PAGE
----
In a comment to Dan Woods’ article “Amazon’s John Rauser on What Is a Data Scientist?,” (http://www.forbes.com/sites/danwoods/2011/10/07/amazons-john-rauser-on-w… ) “nyhacker” commented:
“So far there is a standard obstacle to such work: Business is still organized as it was in Henry Ford’s day where the supervisor knows more and the subordinate is to apply labor to the ideas of the supervisor. So, unless the CEO has such a background, any such expert will have to report to someone who doesn’t understand the work, and that mostly can’t work. Net, for a person to get a career from such material, they have to start their own company to do such work and sell the results. For me, I need to get back to it!”
This commenter hit the nail on the head. I’d say the problem is less severe in net-savvy companies, but even in those companies where “data science” has been a core competency all along, (financial services, telco, oil and gas E&P, for example) this is still an issue. Consider Wall Street, for example. Here the crème de la crème are recruited from the best schools, with exquisite skills and credentials to become “quants” or, more accurately, “financial engineers,” inventing new types of securities out of thin air like credit default swaps that nearly destroyed the world financial system. Was this a failing of data science? I think not. Instead, these models were passed to portfolio managers, in my analytics types taxonomy, (http://www.constellationrg.com/research/2012/02/trends-analytic-types-ro… Type II-A’s to Type II-B’s) who were free to run the models with their own assumptions, such as, “home values will continue to rise forever.” As “nyhacker” said, the recipient of the data scientist’s work is often passed on to people who don’t really understand it. When that happens, one of two things occurs. Either the receiving party doesn’t act, which was pretty typical in the days when we called this data mining, or they act with either fantastic or disasterous consequences.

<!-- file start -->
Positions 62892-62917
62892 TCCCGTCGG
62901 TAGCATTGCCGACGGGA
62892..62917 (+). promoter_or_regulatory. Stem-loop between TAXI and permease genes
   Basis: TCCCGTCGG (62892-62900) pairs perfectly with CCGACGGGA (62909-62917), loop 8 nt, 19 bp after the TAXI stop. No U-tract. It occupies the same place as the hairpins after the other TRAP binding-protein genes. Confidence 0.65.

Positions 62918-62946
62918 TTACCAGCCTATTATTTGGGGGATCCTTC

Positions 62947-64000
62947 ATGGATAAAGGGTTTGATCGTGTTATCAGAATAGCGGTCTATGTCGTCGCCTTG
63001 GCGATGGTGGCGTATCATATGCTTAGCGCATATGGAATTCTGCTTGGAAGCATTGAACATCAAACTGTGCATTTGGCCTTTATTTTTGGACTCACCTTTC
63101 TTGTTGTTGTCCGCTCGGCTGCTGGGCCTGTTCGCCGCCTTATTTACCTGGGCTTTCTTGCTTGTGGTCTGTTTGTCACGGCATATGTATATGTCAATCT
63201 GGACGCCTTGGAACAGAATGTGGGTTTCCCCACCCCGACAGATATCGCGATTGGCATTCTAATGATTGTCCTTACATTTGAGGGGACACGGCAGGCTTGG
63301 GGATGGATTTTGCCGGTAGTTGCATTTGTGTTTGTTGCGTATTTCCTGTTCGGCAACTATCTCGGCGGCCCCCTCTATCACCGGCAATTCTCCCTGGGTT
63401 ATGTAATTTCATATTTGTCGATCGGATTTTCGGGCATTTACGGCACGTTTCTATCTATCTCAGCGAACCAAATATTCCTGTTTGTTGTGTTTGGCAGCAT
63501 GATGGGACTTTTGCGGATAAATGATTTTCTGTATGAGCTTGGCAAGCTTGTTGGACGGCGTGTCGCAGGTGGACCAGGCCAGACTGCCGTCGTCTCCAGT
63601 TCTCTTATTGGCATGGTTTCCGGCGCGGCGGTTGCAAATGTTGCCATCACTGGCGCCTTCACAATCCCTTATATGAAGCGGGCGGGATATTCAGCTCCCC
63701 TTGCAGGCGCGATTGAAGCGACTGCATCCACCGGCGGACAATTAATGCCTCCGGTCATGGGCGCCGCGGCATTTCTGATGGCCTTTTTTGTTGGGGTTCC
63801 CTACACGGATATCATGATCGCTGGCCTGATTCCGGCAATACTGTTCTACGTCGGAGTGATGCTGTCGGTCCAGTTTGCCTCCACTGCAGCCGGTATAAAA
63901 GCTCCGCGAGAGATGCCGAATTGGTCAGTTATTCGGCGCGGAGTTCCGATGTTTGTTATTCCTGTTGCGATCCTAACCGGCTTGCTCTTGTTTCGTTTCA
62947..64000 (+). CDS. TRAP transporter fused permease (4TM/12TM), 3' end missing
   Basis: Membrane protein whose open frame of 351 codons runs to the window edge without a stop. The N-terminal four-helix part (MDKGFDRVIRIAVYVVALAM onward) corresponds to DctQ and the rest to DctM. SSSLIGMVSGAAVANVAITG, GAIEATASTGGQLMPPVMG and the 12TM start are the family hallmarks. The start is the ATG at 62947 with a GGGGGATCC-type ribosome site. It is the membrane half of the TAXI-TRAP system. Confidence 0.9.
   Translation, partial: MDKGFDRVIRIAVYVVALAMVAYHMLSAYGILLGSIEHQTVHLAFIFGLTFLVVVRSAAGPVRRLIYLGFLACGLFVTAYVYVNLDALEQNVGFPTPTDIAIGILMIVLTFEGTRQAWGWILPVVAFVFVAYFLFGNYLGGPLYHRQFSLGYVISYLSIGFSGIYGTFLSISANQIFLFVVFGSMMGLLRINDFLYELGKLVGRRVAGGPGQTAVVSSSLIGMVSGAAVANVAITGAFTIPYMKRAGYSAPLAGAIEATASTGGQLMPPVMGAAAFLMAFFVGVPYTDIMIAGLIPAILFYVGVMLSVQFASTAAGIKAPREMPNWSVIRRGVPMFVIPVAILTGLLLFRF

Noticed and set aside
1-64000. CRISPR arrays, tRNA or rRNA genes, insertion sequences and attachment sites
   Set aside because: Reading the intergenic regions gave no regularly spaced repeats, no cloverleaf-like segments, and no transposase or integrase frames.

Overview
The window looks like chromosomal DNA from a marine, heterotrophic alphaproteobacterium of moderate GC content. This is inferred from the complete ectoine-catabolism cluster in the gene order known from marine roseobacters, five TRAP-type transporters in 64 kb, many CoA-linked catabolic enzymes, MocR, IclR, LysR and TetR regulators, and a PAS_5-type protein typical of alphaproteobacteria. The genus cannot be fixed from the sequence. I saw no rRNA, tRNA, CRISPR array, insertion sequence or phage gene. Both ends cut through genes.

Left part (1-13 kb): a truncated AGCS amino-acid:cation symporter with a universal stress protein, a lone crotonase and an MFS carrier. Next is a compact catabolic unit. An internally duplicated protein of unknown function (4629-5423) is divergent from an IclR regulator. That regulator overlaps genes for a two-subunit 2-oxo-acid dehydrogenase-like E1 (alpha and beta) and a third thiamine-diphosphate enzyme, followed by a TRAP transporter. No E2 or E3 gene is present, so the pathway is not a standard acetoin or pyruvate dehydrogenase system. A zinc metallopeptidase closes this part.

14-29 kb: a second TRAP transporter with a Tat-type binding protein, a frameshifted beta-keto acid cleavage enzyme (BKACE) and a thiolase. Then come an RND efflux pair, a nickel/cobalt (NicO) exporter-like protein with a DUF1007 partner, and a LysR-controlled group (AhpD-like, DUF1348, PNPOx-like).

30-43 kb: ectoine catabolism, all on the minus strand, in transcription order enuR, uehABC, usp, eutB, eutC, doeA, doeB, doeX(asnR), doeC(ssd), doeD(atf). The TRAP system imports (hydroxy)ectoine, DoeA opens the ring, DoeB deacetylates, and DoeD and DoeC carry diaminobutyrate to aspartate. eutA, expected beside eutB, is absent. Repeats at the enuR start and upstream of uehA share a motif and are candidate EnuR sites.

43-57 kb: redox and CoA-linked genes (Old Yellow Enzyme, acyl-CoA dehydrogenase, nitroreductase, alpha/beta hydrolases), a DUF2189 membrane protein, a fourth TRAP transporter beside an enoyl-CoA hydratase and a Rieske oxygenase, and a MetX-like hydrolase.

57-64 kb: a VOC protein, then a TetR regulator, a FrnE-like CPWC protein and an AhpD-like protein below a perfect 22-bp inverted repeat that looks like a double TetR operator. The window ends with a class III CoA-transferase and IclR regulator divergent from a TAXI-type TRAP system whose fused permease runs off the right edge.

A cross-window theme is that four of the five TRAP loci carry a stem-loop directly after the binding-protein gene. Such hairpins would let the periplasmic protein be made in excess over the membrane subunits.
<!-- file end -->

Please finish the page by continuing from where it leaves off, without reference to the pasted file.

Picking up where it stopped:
Tom Davenport advises that adopting an analytic culture requires a goodly number of these “data scientists” gathered centrally reporting to a C-person, preferably the CEO, who has an analytical background and does understand this stuff, but unless you’re on Wall Street or Silicon Valley, you can swing a dead cat around by the tail and not hit one of these characters.
So what’s the answer? I like to say that data doesn’t speak for itself. Don’t put too much stock in the ability of data scientists to change the world. It takes the efforts of lots of people working together to make really good (or really evil) things happen. They play a role, but they aren’t prime movers.
I believe the danger here is that the current fascination with the terms “big data” and “data scientist” is counterproductive as we waste so much time trying to define them. Even worse, the data scientist thing has started a rush of programs and a sense of urgency to find, recruit, train, hire, seduce and cherish these guys. In point of fact, they are right in front of you, and have been all along.
Here is an example. One of the three largest credit card companies in 1999 has over one thousand analysts developing SQL queries against one of the largest (at the time) data warehouses in world, over 50 terabytes. The data was extracted and separated into test datasets and production runs to develop and continuously refine quantitative models for fraud detection, churn action and other programs. The terms “big data” and “data scientist” didn’t exist yet, but that’s exactly what this was. And remember the number, one thousand. They didn’t grow on trees, they were recruited and learned on the job over time.
The good news, for an old quant like me, is that quantitative methods are suddenly fashionable and I get to have a little fun before it gets benched in favor of the handsome newcomer, whatever that will be.